Is there a design language that is unique to civic architecture? Critic Robert Campbell posed this question to the architects, judges, and others attending “Function, Form, and Meaning: Design Excellence in Federal Courthouses” last Friday. Hosted by the General Services Administration (GSA), this day-long forum in Washington, D.C., was billed as “a review and national conversation on federal courthouse design.” Campbell’s opening lecture juxtaposed Modern designs with classical models and challenged attendees and speakers to debate whether or not one of these modes is more appropriate for civic buildings.
Taking up Campbell’s challenge, several audience members asked if Modernism has replaced the traditional historical styles as GSA’s de facto style. They cited several high-profile recently completed federal courthouses including projects by Richard Meier, in Phoenix and Central Islip, New York, and one by Morphosis in Eugene, Oregon.
But proponents of classicism were well represented. They included Thomas Gordon Smith, AIA, who, as the GSA’s first Architecture Fellow, brings his commitment to classicism to bear on the selection process, and Allan Greenberg, AIA, spoke about his firm’s dedication to continuing historical traditions in contemporary architecture.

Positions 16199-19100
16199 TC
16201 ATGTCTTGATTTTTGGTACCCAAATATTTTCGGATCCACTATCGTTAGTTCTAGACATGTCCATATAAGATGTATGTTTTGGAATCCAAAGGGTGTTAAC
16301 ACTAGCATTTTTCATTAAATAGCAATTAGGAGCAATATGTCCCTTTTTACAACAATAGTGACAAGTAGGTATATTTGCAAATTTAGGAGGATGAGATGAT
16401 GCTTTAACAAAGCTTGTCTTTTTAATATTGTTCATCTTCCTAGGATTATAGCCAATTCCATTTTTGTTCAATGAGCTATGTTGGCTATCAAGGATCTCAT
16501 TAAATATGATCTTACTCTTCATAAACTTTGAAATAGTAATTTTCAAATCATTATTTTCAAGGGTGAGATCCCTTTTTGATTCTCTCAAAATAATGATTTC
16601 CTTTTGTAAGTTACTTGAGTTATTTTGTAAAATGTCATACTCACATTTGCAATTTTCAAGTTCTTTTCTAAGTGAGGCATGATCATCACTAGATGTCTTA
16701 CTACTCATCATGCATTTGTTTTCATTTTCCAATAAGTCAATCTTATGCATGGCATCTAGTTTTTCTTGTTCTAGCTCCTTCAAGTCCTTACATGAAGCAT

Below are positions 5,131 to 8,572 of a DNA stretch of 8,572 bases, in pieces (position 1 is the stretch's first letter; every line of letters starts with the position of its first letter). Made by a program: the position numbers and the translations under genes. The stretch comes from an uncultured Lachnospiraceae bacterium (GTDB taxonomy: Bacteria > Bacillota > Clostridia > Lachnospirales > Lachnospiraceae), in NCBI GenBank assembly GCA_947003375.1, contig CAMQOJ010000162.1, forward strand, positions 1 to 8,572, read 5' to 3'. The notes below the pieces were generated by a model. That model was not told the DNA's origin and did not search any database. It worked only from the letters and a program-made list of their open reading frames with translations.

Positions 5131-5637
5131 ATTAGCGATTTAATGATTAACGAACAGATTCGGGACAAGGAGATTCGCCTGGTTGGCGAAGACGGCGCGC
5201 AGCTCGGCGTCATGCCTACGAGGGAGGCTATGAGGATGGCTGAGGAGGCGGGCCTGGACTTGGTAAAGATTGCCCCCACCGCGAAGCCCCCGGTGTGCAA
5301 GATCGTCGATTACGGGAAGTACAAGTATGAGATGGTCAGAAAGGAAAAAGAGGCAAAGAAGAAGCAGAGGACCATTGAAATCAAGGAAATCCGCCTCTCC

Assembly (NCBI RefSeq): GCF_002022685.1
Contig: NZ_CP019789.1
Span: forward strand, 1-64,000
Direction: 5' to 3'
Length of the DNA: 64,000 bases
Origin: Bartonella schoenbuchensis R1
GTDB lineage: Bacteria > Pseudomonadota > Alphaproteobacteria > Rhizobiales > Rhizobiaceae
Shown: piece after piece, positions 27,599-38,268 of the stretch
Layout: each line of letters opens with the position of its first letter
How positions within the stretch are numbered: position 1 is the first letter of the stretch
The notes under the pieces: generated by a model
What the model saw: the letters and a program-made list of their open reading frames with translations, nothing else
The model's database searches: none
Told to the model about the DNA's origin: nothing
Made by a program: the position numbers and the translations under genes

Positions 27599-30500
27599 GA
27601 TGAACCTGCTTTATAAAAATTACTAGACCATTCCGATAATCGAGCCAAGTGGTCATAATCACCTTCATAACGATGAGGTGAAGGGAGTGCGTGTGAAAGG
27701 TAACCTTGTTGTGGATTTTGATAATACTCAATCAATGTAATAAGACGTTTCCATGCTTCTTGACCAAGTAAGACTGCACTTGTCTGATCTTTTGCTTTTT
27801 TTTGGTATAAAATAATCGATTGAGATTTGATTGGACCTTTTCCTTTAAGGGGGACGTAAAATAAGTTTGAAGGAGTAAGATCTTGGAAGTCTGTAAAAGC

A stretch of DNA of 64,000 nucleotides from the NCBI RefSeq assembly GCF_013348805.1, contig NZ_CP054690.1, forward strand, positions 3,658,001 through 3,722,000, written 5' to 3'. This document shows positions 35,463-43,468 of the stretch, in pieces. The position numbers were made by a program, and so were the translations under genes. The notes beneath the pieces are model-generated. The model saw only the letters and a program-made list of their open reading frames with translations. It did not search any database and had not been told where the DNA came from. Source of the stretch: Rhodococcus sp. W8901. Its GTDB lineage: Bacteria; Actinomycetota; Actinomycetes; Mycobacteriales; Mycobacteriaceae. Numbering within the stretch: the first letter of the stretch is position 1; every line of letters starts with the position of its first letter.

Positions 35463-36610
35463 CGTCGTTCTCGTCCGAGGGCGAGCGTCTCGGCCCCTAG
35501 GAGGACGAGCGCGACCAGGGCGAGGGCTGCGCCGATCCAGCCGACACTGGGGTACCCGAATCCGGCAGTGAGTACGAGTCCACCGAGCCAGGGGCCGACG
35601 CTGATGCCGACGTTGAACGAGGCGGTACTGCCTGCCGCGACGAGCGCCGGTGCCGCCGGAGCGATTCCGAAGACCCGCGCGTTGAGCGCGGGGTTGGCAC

The conference also revealed how just much influence federal judges have during the design process—although the GSA is technically the client for federal buildings—and that the creative tension between architect and user can produce stunning results. U.S. District Court judge Michael R. Hogan chronicled his role in the design and construction of Morphosis’s federal courthouse in Eugene, Oregon. Hogan said that he was advised early in the process that it’s more productive for a client to convey ideas and priorities about a project, and then step aside to let an architect design the building.
Later in the day, associate justice of the U.S. Supreme Court Stephen G. Breyer recounted the time when, as chief judge on the U.S. Court of Appeals for the First Circuit, he and judge Douglas Woodlock assumed leadership roles in the development of the award-winning U.S. Courthouse and Harborpark in Boston, designed by Henry N. Cobb, FAIA, of Pei Cobb Freed & Partners. He explained the how the sequences of spaces were designed to make visitors’ passage from the street to the courtrooms both eventful and august. Articulate and enthusiastic, Breyer demonstrated a thorough understanding of Cobb’s attention to the smallest detail and clearly relished the architect’s mentoring.
In appreciation of his advocacy of the Design Excellence Program, Breyer received special recognition from the GSA for his ongoing support of architecture as a public art relevant to the administration of justice.